A Short Essay from the New York Times - SailNet Community

   Search Sailnet:

 forums  store  


Quick Menu
Forums           
Articles          
Galleries        
Boat Reviews  
Classifieds     
Search SailNet 
Boat Search (new)

Shop the
SailNet Store
Anchor Locker
Boatbuilding & Repair
Charts
Clothing
Electrical
Electronics
Engine
Hatches and Portlights
Interior And Galley
Maintenance
Marine Electronics
Navigation
Other Items
Plumbing and Pumps
Rigging
Safety
Sailing Hardware
Trailer & Watersports
Clearance Items

Advertise Here






Go Back   SailNet Community > General Interest > General Discussion (sailing related)
 Not a Member? 


Reply
 
LinkBack Thread Tools
  #1  
Old 04-10-2008
Valiente's Avatar
Senior Member
 
Join Date: Jun 2006
Location: Toronto
Posts: 5,491
Thanks: 0
Thanked 0 Times in 0 Posts
Rep Power: 10
Valiente has a spectacular aura about Valiente has a spectacular aura about
A Short Essay from the New York Times

I stumbled on this and thought it was a nice read. The topic is "the mystery of nautical language".


http://www.nytimes.com/2008/04/09/op...in&oref=slogin

"Part of the trouble is that I have never seen a vang. But it’s also that “vang” doesn’t sound like a noun to me. It sounds like the past tense of “ving,” which sounds like something you might do to a “vong.” And those are words with no meaning — nautical or otherwise."

Feel free to name a nautical term or process that you've never been quite sure about the meaning or the origin. Even in these days of Google, some words are just too obscure to understand.
Reply With Quote Share with Facebook
  #2  
Old 04-10-2008
artbyjody's Avatar
Senior Member
 
Join Date: Jan 2008
Location: Bellingham, PNW
Posts: 3,146
Thanks: 0
Thanked 0 Times in 0 Posts
Rep Power: 10
artbyjody is just really nice artbyjody is just really nice artbyjody is just really nice artbyjody is just really nice
I never understood the usage of the term "HEAD"...

Quite frankly when you hear the term "He's gotta a good head on those shoulders", you think - powerful thinker or a good doer - it is like someone you might want to know...

Go use the "Head"... however, I mean really who wants to think during the act of excrement of whatever form..

Now to give that < that sexual connotation > I understood because that is the role men and women should share - to absorb thoughts and feelings completely but never with the words...

But sorry, go to the "Head"....its still a crapper and as a result no matter what the deposits are it will still stink...

The only reason I can make for it being called a head is that after one is done - they want to "Head" away from the stench one leaves behind or compounds upon......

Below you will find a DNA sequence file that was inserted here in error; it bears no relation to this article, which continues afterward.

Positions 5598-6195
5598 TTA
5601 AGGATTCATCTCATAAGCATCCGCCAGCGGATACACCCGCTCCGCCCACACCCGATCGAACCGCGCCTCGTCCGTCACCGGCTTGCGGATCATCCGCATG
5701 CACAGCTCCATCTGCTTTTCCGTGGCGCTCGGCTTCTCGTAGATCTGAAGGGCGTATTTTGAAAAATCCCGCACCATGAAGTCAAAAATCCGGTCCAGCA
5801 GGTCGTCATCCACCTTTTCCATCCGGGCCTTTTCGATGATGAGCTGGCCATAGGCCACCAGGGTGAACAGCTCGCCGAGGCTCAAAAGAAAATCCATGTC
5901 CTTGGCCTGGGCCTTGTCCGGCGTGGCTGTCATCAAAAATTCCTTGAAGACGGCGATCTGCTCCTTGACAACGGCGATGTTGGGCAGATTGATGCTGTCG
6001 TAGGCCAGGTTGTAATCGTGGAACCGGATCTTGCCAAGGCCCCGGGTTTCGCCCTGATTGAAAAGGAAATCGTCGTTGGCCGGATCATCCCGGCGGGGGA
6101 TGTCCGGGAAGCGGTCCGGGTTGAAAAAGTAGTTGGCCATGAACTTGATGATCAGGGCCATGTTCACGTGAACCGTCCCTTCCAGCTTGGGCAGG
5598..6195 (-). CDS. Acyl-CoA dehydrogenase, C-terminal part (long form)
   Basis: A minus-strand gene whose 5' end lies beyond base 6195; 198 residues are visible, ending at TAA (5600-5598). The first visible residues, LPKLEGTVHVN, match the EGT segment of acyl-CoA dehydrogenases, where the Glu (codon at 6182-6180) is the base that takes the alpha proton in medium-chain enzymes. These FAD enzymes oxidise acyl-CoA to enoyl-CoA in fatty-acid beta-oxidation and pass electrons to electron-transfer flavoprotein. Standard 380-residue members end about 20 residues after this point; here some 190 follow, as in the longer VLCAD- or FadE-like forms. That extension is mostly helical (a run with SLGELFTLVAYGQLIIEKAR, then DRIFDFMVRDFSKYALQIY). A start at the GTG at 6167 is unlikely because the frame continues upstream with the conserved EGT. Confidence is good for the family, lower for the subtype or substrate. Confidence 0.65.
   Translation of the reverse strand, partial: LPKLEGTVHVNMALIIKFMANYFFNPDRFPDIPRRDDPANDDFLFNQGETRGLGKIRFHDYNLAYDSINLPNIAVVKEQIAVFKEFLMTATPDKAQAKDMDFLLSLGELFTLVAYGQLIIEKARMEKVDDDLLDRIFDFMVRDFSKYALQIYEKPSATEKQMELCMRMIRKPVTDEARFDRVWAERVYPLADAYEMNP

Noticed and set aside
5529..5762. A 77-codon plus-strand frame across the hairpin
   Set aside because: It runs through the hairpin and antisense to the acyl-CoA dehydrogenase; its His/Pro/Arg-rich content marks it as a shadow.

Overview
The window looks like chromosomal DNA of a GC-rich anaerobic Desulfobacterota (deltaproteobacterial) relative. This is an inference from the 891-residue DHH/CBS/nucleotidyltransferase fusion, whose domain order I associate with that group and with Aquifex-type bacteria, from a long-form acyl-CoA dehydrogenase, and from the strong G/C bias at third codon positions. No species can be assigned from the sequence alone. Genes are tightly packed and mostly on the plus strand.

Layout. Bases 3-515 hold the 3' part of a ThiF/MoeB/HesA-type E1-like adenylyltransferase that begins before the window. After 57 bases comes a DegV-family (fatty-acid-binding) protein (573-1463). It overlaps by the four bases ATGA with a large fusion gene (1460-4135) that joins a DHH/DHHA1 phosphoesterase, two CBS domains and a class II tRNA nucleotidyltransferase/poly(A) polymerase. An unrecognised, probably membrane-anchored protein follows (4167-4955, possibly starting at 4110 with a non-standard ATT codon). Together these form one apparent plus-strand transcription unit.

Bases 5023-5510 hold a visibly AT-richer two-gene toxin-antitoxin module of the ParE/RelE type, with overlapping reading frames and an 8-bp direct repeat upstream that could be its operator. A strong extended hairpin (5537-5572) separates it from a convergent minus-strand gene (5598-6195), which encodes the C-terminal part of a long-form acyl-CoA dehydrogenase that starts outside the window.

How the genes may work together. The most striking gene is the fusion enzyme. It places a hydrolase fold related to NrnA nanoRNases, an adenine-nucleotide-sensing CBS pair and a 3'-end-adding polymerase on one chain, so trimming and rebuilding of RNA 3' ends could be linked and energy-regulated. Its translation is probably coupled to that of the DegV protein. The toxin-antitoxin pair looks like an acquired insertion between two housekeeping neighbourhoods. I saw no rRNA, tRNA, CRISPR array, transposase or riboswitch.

interesting article Val!
__________________
-- Jody

S/V "
To view links or images in signatures your post count must be 10 or greater. You currently have 0 posts.
" -
1983, Barberis Show 38! or
To view links or images in signatures your post count must be 10 or greater. You currently have 0 posts.



To view links or images in signatures your post count must be 10 or greater. You currently have 0 posts.







Reply With Quote Share with Facebook
  #3  
Old 04-10-2008
Moonfish's Avatar
Cruiser/Lats and Atts TV
 
Join Date: Feb 2003
Location: Friday Harbor, WA
Posts: 372
Thanks: 0
Thanked 0 Times in 0 Posts
Rep Power: 12
Moonfish is on a distinguished road
In the old days of wooden ships and iron men the crapper was at the head of the boat, and was basically an open hole to the sea below. Hence, "I'm going to the head..."

At least they never had to deal with holding tanks and smelly hoses.
__________________

To view links or images in signatures your post count must be 10 or greater. You currently have 0 posts.
"Always approach the dock at the speed you wish to hit it."
s/v VENUS
1978 North Sea 33 Pilothouse Cutter (Ta Chiao)

Reply With Quote Share with Facebook
  #4  
Old 04-10-2008
artbyjody's Avatar
Senior Member
 
Join Date: Jan 2008
Location: Bellingham, PNW
Posts: 3,146
Thanks: 0
Thanked 0 Times in 0 Posts
Rep Power: 10
artbyjody is just really nice artbyjody is just really nice artbyjody is just really nice artbyjody is just really nice
Quote:
Originally Posted by Moonfish View Post
In the old days of wooden ships and iron men the crapper was at the head of the boat, and was basically an open hole to the sea below. Hence, "I'm going to the head..."

At least they never had to deal with holding tanks and smelly hoses.

Thanks and so glad hemp didn't come with the reply.... (you have time)...

__________________
-- Jody

S/V "
To view links or images in signatures your post count must be 10 or greater. You currently have 0 posts.
" -
1983, Barberis Show 38! or
To view links or images in signatures your post count must be 10 or greater. You currently have 0 posts.



To view links or images in signatures your post count must be 10 or greater. You currently have 0 posts.







Reply With Quote Share with Facebook
  #5  
Old 04-10-2008
sailboy21's Avatar
Senior Member
 
Join Date: Apr 2006
Location: SE Alaska
Posts: 722
Thanks: 0